tor Eason. "I know many of the pris
oners, perhaps all. have someone some
where whose heaj-ts are yearning to
know where and how they are. It
seems hard to take one's liberty away
with all tht good air and sunshine,
but It is society's decree for Its own
protection, and it must be the only
way. But still I wish they could lind
some other plan that wouid work Just
detail. If you will send me a stamped
self-addressed envelope I will be happy
to mall It to you.
A. N. Address Pearl White, In care
of Pathes Freres Company, 1 Congress
street. Jersey City Heights. N. J. Ad
dress Mary Pickford in care of Famous
Players. 213 West Twenty-sixth street.
New York. You're welcome.
T. A. D. According to reports from
the front, Violet Mersereau Is not mar
ried. Address her In care of the Uni
versal Company, Universal City. Cal.
Yes, she looks to be quite a darling.
E. R. W. Harry Fisher took the part
of the crippled boy in "Peggy Lynn.
Mr. B. If what I write excites you
so and puts your nerves on a tension
I should advise you to take a nice hot
bath and relax.
Just Beth Both the Nestor and Jok
er companies are brands of the Uni
versal, which is, I understand, not buy
ing at present.
Helen C. I'm awfully sorry to
know that you have been ill and do -hope
that you will keep right on getting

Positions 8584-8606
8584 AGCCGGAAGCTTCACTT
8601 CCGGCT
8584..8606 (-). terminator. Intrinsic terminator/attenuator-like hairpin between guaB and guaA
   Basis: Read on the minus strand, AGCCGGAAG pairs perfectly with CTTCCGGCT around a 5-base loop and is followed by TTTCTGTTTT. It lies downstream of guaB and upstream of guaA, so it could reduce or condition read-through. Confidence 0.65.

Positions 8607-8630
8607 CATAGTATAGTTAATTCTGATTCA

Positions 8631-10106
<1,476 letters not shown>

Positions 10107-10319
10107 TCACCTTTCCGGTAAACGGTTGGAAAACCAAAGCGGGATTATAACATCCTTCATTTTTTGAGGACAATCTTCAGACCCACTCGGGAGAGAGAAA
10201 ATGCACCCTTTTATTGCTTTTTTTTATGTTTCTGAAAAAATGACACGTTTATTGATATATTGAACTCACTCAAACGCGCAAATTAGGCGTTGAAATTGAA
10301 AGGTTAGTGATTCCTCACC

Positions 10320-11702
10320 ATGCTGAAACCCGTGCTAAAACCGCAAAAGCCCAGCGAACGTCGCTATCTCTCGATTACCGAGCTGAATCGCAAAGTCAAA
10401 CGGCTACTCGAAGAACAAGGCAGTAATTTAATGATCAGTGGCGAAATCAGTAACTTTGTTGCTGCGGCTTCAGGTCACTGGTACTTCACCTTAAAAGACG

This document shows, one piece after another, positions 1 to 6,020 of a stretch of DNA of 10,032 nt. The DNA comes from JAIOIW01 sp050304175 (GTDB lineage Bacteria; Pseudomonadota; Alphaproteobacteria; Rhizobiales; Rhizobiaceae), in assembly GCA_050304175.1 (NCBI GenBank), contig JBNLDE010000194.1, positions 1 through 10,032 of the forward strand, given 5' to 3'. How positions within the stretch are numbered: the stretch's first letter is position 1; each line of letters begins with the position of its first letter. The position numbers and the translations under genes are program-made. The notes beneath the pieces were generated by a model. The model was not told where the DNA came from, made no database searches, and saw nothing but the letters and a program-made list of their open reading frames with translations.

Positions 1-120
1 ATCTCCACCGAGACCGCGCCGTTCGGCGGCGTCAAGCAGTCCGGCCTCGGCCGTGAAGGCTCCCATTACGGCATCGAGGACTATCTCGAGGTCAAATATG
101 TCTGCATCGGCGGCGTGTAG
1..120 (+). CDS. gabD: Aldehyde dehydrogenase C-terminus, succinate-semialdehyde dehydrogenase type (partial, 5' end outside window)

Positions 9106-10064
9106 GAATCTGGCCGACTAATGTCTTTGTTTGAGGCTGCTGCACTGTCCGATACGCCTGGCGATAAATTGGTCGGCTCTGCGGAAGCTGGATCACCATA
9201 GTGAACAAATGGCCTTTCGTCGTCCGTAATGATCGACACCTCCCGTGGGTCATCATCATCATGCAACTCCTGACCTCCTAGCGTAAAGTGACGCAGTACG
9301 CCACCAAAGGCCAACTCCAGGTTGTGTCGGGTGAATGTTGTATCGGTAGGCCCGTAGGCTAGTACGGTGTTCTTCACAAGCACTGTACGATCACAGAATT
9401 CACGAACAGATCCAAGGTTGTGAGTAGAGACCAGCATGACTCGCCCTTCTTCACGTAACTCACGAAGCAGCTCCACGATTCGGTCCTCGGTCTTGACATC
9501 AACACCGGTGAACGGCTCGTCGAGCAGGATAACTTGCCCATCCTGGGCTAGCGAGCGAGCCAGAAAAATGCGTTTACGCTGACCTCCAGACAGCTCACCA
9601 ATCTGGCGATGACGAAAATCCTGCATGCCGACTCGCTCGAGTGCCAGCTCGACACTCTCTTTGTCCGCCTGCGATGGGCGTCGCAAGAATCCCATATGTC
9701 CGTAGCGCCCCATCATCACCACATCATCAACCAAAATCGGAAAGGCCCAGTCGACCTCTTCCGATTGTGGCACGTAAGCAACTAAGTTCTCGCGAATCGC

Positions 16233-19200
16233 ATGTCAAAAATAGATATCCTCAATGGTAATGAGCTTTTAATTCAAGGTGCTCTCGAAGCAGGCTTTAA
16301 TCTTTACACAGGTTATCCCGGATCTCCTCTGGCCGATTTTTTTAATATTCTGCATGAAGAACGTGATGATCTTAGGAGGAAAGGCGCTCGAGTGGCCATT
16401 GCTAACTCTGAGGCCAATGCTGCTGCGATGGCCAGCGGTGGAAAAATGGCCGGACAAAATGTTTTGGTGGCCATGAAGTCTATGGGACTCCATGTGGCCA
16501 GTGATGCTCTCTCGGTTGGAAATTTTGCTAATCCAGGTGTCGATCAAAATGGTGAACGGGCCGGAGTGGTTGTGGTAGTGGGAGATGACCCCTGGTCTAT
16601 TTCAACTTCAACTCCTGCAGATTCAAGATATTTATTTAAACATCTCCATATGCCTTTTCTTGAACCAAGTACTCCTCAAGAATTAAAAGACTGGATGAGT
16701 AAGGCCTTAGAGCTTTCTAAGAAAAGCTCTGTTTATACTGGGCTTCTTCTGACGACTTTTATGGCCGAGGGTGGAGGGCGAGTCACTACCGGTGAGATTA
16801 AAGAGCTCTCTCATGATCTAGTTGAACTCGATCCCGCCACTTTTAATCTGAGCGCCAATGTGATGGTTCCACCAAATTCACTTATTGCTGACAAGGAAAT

better. You must take care of your
self and not let your ambition prove
too much for your strength. I am
quite certain Mr. Bushman will send
you his picture If you write to him
In. care of the Metro Company, Los
Angeles, Cal., Inclosing a quarter with
your request. Write to me again and
let me know how you are getting
along. Best wishes.
, Inquisitive I haven't the space in
these columns to explain the "doubling'
process to you, but If you will send
me a stamped self-addressed envelope
I will send you some printed material
on the subject which will make it
vurr' clear. When a film 1. taken the
negative Is kept by the producing
company. From this other films are
made for distribution. The length of
the life of the film depends entirely
on the wear which it Is subjected to.
You are verr" welcome.
Miss Kello Edna Purviance is
Charles Chaplin's leading woman. She
works with him at the Essanay stu
dio. Los Angeles. Cal. She was born
and reared In California and is not
married. Thank you for loving me.
M. H. Could I do-a lady a favotr?
Fortunately I could. Address Earle
Williams in care of the Vitagraph
Company. East Fifteenth street and Lo
cust avenue. Brooklyn, N. Y., and Will
iam Shay in care of the Fox Feature
Film Company, 130 West Forty-sixth
street, N. Y. If you will send a
stamped and self-addressed envelope
I will take great pleasure in mailing
you some printed material on" bow to
become a motion picture actress.
"Hid Letters." which are the epistles
from a moving picture actor -In Cali
fornia to his lawyer friend in Chicago,
will appear from time to time on this
page. In the Intervals will appear
various articles of timely interest.